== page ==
into its own. The corporations dealing with these issues without ample
PR advice are apt to be eviscerated in the media.
New York - City and State - will face multibillion-dollar deficits. So
in the cultural field, there will be a huge demand for PR. Hospitals,
nonprofits, and the whole philanthropy field face huge problems in
explaining that they have to cut back. The demand for local PR will be
We're working for many of the groups that are trying to bring NYC back,
trying to bring them together on an overall focus to encourage tourism,
and bring New Yorkers back into their own restaurants.
People are having a hard time placing stories in the tabloids. It's all
about the war. The celebrity agencies are having to work the columns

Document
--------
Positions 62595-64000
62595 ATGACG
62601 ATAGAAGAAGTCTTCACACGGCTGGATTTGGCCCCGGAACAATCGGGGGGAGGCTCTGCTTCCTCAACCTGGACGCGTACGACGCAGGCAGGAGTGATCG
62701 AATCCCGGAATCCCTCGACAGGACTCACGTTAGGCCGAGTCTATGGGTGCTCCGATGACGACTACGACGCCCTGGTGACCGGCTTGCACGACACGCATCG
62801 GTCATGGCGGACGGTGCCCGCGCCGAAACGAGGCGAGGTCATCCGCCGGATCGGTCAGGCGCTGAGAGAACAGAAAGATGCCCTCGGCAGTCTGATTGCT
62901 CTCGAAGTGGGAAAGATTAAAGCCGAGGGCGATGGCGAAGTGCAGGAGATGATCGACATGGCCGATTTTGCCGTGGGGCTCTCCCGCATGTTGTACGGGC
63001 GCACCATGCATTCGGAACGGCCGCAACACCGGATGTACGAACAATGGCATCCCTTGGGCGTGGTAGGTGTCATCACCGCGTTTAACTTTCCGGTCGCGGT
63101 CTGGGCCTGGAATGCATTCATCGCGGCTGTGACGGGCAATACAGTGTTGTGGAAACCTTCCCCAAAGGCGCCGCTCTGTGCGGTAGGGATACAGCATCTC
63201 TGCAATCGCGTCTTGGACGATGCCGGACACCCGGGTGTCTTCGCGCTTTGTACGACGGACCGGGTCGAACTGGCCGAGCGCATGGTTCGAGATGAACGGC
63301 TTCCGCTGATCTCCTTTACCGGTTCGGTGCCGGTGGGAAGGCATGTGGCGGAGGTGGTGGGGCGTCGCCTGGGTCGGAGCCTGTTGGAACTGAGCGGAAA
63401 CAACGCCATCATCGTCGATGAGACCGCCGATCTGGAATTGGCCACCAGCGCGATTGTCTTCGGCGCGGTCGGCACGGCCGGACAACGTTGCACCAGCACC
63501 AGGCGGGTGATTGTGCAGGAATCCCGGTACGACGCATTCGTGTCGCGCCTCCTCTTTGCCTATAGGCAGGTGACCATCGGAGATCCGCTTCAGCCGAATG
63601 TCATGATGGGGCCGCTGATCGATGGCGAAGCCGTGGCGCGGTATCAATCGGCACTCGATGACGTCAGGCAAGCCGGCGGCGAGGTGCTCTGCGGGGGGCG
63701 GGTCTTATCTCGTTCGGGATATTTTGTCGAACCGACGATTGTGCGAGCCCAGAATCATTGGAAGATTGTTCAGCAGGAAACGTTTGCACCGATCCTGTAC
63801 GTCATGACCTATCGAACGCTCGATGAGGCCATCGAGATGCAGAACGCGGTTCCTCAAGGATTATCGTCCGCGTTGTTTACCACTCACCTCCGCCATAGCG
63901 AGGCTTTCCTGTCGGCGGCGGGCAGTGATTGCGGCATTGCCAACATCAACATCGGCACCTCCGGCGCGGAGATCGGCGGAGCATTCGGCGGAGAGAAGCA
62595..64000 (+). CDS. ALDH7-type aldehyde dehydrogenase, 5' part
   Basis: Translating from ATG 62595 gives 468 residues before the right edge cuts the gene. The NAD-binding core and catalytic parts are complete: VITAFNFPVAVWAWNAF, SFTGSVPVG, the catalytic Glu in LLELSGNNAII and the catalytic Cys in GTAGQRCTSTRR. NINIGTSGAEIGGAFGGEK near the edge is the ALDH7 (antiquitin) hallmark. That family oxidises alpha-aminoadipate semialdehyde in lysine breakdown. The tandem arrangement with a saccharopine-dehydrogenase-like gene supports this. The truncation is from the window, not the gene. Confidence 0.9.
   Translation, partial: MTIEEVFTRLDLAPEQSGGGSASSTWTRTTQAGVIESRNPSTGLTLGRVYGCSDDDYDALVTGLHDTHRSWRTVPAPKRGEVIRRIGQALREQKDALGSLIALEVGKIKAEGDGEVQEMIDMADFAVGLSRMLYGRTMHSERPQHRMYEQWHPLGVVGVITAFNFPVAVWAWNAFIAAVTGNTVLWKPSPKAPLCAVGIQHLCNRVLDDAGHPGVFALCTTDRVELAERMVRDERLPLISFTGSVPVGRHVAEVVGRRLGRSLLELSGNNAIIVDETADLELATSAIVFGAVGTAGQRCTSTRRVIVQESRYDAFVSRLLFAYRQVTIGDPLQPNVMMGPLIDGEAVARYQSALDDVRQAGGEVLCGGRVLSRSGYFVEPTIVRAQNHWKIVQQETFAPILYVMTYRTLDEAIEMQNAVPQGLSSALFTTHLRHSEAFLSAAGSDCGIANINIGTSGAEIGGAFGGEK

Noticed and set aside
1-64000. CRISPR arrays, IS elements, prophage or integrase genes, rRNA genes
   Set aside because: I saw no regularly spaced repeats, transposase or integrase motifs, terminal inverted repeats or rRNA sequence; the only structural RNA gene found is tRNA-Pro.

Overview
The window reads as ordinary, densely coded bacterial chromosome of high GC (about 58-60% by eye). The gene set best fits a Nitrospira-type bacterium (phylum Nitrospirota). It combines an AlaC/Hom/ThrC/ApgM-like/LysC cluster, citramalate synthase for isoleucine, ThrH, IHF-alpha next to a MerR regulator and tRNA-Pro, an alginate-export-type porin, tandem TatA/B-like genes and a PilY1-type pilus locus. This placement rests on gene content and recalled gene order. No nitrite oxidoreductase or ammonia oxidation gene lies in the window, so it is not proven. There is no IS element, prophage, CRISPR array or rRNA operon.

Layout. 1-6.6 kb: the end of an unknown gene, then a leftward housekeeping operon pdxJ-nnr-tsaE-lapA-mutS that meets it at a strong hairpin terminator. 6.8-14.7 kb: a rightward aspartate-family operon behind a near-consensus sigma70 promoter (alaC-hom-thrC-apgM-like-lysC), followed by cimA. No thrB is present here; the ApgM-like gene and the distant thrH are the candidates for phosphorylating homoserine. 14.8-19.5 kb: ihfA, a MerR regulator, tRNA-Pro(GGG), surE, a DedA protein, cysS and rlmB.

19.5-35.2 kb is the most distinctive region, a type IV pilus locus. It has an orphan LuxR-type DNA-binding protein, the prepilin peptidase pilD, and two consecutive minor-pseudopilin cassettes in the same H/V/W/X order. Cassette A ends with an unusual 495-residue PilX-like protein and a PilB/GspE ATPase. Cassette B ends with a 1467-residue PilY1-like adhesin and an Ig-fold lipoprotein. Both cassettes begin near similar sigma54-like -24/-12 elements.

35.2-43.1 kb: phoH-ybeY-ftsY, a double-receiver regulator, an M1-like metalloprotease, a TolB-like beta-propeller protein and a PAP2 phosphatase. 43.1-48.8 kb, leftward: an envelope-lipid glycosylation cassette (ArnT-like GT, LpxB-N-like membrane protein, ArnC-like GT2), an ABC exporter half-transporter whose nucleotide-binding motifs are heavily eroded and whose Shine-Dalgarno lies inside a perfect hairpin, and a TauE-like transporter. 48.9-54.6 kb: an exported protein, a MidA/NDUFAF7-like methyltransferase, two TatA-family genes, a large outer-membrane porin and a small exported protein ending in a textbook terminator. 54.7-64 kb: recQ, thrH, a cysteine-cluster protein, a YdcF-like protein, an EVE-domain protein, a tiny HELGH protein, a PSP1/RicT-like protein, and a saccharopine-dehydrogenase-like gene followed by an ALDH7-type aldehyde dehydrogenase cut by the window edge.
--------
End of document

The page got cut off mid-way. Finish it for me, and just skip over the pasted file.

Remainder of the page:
more and go to the specialist sections. If you've been making a living
through the Metro or A sections, it's tough. You have to involve your
clients in things that affect the community more. The recent Bill
O'Reilly report serves as a warning to celebrities that they must follow
through on their good deeds.
I expect across the board, probably next year, there will be a falloff
of 15%-20% through clients cutting budgets. They'll keep the firms on,
but cut payments. We will also see a number of people trying to leave
agency PR altogether. Smaller firms will merge with one another.
One-man/woman shops will leave, maybe going into teaching - not into
Some will try to seek full-time jobs with corporations in PR. The better
agencies will survive with some strength, but the ones that don't
provide unusual services will be in trouble.
It's now an issue of giving the best service you can. You have to give